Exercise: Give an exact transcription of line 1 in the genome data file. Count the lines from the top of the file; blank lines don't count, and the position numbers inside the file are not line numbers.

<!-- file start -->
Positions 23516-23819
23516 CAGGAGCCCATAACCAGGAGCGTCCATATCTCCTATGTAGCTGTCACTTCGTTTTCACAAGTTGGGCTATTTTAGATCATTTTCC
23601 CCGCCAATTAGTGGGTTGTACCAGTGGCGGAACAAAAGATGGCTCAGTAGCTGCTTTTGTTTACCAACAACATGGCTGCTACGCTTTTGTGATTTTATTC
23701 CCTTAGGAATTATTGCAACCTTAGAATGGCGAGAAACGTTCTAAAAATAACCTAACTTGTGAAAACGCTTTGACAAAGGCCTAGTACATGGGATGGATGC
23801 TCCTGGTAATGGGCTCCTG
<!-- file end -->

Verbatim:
Positions 23516-23819